What was a wight ? Tolkien doesn’t really say. They were spirits which originally came out of Angmar and Rhudaur. By the year of the Great Plague (TA 1636) Rhudaur had long been deserted, but the hill-folk there who had supplanted the Dunedain in secret alliance with Angmar had practiced sorcery, and undoubtedly that means they had summoned and consorted with spirits in Sauron’s service. The wights probably were these spirits, but we don’t know whose spirits they were. It is most likely, because of the power exhibited by the Barrow-wight which captured Frodo, that the spirits were those of corrupted elves (enslaved by Melkor in the First Age) or lesser Maiar, not as powerful as, say, a Balrog, nor even as the Nazgul, but more powerful than the spirits of Men.
In Morgoth’s Ring Christopher Tolkien published an essay by his father in which J.R.R. Tolkien discussed Elvish fading. After the final overthrow of Melkor, Eonwe traveled throughout Middle-earth and once again summoned all Elves to migrate to Aman. Though many refused, they were now put under a doom by the Valar, that they should fade and eventually become disembodied spirits if they did not ultimately sail over Sea. This fading process appears to have been necessary to induce the Elves to leave Middle-earth, which was in time to become the possession of Men. But in the essay Tolkien suggests that some Elves refused to leave Middle-earth even though fading was inevitable, and in time they became haunts dwelling in regions they had once inhabited. Such spirits were sometimes contacted by men, practicing sorcery or necromancy, and they might even allow the spirits to possess them.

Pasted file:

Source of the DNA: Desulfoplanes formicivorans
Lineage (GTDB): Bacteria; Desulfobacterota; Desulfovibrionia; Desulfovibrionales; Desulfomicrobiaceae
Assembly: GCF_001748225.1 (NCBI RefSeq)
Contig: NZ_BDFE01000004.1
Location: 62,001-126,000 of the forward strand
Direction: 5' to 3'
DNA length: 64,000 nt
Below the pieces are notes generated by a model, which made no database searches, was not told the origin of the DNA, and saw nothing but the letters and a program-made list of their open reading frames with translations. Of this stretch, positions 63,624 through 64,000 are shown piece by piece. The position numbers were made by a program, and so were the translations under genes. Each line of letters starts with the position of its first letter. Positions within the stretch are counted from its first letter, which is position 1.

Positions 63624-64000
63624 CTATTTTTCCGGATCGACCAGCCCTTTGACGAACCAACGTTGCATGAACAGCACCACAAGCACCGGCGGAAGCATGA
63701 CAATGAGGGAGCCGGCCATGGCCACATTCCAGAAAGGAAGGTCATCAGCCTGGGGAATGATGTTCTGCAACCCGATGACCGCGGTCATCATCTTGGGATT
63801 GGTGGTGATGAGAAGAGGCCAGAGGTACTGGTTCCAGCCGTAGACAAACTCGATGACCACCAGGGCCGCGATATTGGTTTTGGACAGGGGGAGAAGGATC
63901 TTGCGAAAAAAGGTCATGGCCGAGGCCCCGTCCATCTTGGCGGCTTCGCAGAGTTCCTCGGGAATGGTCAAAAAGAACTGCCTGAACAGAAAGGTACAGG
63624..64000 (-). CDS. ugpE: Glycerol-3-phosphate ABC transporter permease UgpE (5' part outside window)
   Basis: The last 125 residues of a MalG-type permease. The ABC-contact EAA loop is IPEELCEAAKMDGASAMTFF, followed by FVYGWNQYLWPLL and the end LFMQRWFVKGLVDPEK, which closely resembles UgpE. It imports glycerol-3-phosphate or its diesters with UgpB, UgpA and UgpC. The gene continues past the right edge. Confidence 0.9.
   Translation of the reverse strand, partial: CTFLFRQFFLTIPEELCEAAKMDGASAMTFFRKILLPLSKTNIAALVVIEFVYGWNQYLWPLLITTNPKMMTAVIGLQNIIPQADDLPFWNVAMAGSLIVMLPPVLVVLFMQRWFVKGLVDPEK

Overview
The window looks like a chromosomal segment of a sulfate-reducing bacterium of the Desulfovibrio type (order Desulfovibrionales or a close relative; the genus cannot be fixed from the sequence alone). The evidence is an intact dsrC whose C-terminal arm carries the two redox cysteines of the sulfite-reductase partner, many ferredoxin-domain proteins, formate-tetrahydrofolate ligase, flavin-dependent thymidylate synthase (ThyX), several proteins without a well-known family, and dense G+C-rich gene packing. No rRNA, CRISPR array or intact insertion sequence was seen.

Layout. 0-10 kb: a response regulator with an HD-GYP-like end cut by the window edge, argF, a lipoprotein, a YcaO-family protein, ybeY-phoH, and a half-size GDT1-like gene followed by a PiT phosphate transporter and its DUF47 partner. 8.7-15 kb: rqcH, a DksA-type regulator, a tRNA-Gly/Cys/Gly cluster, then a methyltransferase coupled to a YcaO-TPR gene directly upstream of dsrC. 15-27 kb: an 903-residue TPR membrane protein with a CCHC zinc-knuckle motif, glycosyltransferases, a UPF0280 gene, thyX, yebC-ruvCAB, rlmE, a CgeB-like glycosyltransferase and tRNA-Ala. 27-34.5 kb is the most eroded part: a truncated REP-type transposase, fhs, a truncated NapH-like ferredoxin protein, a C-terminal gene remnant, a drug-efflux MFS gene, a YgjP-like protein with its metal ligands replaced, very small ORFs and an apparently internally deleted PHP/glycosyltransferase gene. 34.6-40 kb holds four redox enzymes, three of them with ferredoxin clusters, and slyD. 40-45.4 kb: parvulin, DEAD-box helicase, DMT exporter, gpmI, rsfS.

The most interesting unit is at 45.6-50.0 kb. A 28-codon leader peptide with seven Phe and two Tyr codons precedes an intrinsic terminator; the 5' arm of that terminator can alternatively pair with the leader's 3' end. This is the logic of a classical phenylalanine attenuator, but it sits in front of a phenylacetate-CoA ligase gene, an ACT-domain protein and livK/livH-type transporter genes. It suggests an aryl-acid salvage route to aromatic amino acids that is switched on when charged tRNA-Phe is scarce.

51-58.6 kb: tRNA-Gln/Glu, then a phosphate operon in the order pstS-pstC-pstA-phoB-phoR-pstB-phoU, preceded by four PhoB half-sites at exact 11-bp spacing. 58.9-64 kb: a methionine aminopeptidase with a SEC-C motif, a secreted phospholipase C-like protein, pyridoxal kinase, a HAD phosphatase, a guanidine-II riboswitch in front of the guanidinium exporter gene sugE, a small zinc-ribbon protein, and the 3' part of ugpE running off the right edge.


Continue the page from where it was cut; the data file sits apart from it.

It is conceivable, therefore, that the Satanic cult had something to do with communicating with faded Elves (assuming that any of the Elves might indeed have faded by this time). On the other hand, Elves could die by accident or in war, and when they did so they need not answer the summons to Mandos if they did not wish to eventually become re-embodied. Many of the Avari are said to have made this choice, which though perilous during the time of Melkor’s reign may have been less so in later ages. Hence, some of the more bitter or evil Elves could have remained in Middle-earth after dying and perhaps become involved with Herumor’s cult.